Am I stable without knowing it?
Nowadays, most of our daily activities are facilitated by new processes or sometimes even replaced by new technologies. All this allows us to save time and energy...but at what cost? Sure, it's nice to be able to start your washing machine during your favorite TV show, but how will that affect your health? In the past, washing clothes by hand made us spend approximately 2.07 kcal/min, twice as much energy
as a washing machine (1.32 kcal/min). And what about elevators? Climbing stairs represents an energy expenditure approximately four times greater per minute than climbing with an elevator (Lanningham‐Foster et al, 2003). The data clearly shows this; Almost a third of the population is now considered stable (Institut de la statistique du Québec, 2014-2015)! So it will be important to understand what a sedentary lifestyle is and the risks associated with it. Next, we will see that there are several ways to reduce this behavior.
What is a sedentary lifestyle?
To fully understand the effects on our health, it is necessary to know how to differentiate between the concepts of a sedentary lifestyle, physical activity, and physical exercise. First of all, a sedentary lifestyle is simply defined as the absence of movement or physical activity. For example, a student who attends a three-hour class theory course, will, by default, be sedentary. On the other hand, physical activity is defined as any bodily movement produced by skeletal muscles that generates energy
expenditure. Physical exercise, a subcategory of physical activity, represents structured, repetitive behavior with the goal of improving or maintaining physical fitness (Gauvin, 2004). Moreover, if we take the example of a student who has a sedentary behavior in class, 150 minutes of moderate physical activity per week. It is nearly impossible to eliminate all of our sedentary behaviors, and the key is to
simply reduce them. Moreover, only 41% of the population aged 15 years and over reach the recommended upper level of physical activity, i.e. 300 minutes of moderate intensity activity or 150 minutes of high intensity activity (Institut de la statistique du Québec , 2014-2015). This means that about 6 out of 10 people are not moving enough and not reaching the top recommendations for physical activity!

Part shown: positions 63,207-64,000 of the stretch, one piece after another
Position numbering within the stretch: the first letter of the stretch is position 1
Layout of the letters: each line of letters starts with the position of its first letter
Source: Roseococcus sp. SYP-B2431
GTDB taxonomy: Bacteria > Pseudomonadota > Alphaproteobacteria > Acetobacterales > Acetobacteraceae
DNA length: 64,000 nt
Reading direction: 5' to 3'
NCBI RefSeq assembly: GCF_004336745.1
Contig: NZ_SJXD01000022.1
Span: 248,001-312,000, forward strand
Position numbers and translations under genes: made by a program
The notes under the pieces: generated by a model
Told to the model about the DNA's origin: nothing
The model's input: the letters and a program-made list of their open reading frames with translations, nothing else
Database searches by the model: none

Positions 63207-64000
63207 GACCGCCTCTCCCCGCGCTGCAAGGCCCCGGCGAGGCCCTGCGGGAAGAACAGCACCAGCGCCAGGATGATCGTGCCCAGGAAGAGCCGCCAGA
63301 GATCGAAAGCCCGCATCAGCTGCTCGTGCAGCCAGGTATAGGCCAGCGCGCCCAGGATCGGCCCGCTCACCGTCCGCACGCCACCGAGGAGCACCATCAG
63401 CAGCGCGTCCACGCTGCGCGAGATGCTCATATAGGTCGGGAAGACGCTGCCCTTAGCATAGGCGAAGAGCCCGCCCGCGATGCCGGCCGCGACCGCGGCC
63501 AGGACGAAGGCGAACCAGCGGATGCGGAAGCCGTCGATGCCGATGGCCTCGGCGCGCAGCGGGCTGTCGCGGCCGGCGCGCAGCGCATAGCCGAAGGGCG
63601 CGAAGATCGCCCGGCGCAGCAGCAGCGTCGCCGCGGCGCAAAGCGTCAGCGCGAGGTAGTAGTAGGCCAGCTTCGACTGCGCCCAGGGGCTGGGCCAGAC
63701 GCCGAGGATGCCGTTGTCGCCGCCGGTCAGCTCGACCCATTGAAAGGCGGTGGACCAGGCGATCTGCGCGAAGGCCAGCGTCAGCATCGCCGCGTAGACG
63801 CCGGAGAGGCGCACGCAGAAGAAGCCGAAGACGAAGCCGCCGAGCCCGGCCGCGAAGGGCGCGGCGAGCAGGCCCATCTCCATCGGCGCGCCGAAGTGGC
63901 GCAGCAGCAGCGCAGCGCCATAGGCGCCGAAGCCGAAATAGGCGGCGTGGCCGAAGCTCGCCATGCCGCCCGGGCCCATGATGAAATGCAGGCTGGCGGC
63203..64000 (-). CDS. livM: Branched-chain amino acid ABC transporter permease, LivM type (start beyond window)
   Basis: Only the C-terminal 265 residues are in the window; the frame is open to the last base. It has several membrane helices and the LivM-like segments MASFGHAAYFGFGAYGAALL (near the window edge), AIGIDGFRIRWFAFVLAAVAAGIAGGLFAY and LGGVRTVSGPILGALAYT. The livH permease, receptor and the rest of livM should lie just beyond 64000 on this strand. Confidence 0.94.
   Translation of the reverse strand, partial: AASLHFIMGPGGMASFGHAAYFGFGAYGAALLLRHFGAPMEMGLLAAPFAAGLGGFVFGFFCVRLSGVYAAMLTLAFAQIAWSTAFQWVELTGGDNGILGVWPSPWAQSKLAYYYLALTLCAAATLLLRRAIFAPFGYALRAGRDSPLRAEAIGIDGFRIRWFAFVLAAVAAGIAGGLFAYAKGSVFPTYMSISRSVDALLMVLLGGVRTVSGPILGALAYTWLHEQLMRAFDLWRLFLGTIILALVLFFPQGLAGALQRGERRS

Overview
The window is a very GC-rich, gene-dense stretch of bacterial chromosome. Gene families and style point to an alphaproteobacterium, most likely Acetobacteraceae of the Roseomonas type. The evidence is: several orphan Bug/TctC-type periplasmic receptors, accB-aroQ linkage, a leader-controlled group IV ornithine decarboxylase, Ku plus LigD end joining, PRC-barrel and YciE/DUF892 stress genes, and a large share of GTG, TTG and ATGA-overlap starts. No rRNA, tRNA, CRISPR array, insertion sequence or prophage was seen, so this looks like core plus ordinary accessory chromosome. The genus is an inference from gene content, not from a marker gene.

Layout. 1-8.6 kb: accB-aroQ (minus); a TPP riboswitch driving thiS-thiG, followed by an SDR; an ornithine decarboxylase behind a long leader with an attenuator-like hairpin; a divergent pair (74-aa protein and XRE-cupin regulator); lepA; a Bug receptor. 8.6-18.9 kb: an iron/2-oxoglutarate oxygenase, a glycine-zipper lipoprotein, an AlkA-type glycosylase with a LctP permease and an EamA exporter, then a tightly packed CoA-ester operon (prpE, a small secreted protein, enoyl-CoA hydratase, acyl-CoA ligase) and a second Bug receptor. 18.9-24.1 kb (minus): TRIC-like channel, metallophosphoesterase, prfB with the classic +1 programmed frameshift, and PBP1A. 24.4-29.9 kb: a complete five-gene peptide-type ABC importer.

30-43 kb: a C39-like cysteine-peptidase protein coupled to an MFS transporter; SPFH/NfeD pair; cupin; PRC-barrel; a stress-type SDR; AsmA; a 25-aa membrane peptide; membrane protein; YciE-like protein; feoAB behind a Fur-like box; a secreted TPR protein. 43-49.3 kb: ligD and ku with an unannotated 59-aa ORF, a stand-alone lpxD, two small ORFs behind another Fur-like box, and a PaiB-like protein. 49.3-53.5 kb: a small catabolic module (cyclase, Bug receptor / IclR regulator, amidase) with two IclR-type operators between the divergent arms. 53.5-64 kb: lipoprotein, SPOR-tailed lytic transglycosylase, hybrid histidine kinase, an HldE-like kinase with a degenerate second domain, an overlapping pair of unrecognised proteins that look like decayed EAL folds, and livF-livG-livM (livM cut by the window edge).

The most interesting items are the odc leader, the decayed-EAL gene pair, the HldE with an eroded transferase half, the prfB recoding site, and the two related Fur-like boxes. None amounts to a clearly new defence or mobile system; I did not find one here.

The dangers of a sedentary lifestyle
Inactive behavior can lead to significant health consequences. First, insufficient immobility is associated with many chronic diseases such as diabetes, cardiovascular disease, metabolic syndrome, type 2 diabetes and even some cancers (Stamatakis et al, 2019). By adjusting your lifestyle and reducing the amount of inactivity in your daily life, you can help reduce your risk of death. In fact, the
simple fact of moving about every hour of sedentary work, for example, would reduce the risk of cardiovascular mortality by 21%. According to other sources, physical activity will also increase life expectancy by reducing the risk of premature death by about 20% through doing 90 minutes of physical activity per week.
How to reduce a sedentary lifestyle
There are several ways to successfully reduce and reduce idle time. First, start by identifying the idle moments in your daily life and assessing whether these are moments that can be changed. In other words, for example, at work, is it possible to add a few minutes of active breaks during an office task? Most people hesitate for fear of breaking their momentum and drive for creativity and productivity... Think again, the beneficial effects of active breaks are numerous, ranging from better focus, improved
memory, and better problem-solving skills, to reduced stress and muscle tension. About 5 to 10 minutes of activity per hour will be enough to give you all of these benefits. For example, get up for a short walk, get yourself a bottle of water, do some quick stretching exercises, and take a few minutes off the task you are focusing on. At first it will be difficult to interrupt your task, but your body needs it.
Changing the position will allow for better trading. Try to set yourself a goal, such as 5 minutes every hour for three days a week, and set yourself an alarm to help you achieve your goal. The goal is simply not to stay still for more than 30 minutes and you'll see results quickly (AKKOMQ, 2018)!
Finally, changing lifestyle habits is quite a challenge, especially when our routine is well established in our daily lives, to help you initiate this change, the previous article on strategies for building a healthy lifestyle habit may be helpful for you. good luck !